Coming out as nonbinary, I didn’t think hair would be such an issue for me. And yet, here I am.
I wish it wasn’t. Why should I give a damn how many curls I need to get through the day? But here I am, counting out the millimeters, wanting it longer, larger, more feminine, more masculine.
Maybe it goes back to grade school. After all, what marker-made house wasn’t complete with mommy and daddy — twin stick figures distinguished by long and short hair.
Hair seems to be ingrained in my perceptions of gender, whether I like it or not.
My first goal was simply to grow, as much as I could. For about a year, I grew it to a shaggy mass of curls, and felt immeasurably better for it. However, as summer came, I inevitably needed a haircut, which brought on new challenges.
The main issue was I didn’t know any queer barbers. I came to understand the need for queer safe spaces, but the need to feel safe and comfortable with a hairdresser was new to me.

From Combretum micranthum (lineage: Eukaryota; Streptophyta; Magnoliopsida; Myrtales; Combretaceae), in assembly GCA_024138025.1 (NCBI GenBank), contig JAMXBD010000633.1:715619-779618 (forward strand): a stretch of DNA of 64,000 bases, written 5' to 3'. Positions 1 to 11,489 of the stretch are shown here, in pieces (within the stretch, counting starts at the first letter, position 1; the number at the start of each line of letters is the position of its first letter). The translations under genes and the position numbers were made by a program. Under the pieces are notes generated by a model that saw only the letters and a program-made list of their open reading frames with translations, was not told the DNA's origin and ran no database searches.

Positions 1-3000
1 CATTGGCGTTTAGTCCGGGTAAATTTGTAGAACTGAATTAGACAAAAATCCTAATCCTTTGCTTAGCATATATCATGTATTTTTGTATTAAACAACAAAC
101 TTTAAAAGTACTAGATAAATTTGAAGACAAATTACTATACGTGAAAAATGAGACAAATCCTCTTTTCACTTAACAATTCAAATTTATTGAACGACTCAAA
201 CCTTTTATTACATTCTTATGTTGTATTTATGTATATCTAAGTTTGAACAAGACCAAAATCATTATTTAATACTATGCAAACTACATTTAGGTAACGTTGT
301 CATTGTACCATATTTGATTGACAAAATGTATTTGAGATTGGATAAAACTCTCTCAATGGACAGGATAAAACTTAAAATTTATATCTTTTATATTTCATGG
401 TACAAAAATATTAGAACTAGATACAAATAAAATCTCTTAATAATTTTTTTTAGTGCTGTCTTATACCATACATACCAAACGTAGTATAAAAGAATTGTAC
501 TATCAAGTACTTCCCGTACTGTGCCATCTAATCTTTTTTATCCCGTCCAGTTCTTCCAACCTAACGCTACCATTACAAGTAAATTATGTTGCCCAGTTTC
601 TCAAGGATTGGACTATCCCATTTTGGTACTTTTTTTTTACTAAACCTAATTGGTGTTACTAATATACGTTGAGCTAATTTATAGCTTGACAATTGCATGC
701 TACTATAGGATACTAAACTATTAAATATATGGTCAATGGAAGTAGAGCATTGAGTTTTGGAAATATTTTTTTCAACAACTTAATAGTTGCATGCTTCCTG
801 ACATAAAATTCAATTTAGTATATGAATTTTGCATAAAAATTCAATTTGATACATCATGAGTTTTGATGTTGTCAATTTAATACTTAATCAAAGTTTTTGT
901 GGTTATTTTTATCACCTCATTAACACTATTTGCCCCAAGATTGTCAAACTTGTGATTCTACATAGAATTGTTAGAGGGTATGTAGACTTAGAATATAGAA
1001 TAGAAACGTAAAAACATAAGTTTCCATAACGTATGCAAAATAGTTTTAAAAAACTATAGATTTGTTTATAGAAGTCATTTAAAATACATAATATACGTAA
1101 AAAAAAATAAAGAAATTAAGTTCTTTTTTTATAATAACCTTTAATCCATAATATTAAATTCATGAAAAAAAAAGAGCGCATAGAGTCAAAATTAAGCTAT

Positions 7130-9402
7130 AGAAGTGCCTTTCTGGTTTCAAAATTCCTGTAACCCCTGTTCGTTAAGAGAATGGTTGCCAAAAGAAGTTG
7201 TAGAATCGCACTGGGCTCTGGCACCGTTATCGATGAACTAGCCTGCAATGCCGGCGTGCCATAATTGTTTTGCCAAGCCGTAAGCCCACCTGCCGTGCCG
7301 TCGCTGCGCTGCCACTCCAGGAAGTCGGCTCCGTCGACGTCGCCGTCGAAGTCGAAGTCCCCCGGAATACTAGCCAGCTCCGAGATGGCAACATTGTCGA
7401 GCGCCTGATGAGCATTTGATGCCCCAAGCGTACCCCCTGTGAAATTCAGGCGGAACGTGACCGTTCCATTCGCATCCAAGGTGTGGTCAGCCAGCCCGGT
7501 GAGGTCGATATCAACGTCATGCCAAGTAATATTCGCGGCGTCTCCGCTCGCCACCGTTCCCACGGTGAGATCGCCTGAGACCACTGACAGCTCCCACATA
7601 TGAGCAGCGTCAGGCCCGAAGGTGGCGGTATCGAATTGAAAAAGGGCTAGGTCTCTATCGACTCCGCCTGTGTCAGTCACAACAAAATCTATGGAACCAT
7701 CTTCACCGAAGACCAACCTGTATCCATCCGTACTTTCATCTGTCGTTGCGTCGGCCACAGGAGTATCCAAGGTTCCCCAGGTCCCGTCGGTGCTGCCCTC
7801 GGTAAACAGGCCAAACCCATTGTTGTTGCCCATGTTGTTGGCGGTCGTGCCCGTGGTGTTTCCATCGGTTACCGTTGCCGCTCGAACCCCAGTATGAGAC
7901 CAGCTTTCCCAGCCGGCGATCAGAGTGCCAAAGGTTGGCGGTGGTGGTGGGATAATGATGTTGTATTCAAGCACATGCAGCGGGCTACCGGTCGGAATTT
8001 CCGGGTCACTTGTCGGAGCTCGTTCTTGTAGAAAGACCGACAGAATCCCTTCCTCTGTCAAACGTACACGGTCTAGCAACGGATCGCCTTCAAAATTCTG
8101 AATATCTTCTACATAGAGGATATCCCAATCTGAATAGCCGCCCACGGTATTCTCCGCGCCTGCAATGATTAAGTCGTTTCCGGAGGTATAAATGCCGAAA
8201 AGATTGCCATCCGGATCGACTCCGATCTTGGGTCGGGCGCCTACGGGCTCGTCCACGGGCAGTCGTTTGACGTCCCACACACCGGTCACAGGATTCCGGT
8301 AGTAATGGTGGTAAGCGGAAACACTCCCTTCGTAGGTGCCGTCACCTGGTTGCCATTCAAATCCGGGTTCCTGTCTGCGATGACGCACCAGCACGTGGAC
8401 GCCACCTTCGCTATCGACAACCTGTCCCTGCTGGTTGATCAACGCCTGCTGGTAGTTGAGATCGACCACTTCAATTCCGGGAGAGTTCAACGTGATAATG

Regrettably, I cut it short, nervous at the prospect of asking for a haircut based on pictures of gender-neutral and feminine cuts.
I remember walking in with the pictures ready, forming and re-phrasing the question over and over — “can you cut it like this?” — and an array of responses back: “That’s a woman, son.” “Are you sure?” “Sure, I suppose,” followed by a raised eyebrow.
My nerves seeped in. As usual, my presentation went toe-to-toe with anxiety.
I asked for a trim and kept quiet. I felt frustrated as my hair fell to the shop floor. A tilt in the wrong direction.
I left feeling removed, lost somewhere outside of my identity. I told myself I was just being childish, but as I examined myself in the mirror I felt like I had regressed.
My hair, my clothing, my pronouns, my orientation — I had used these to fully realize my identity. I did not expect resistance, a backwards pull towards the black hole of the closet. At that moment, short-haired and off-balance, I felt spaghettified.
However, it reminded me of the importance of claiming my image. Of looking the way I wanted to look. Because the alternative is lightless and crushing.
My hair, of course, grew back, but the lesson remained. Hair is integral to my presentation, and worth defending.
Avraham Forrest is a writer from Indiana. They attend Indiana University. In their spare time they enjoy baking and jogging. Follow on Instagram @avraham_forrest.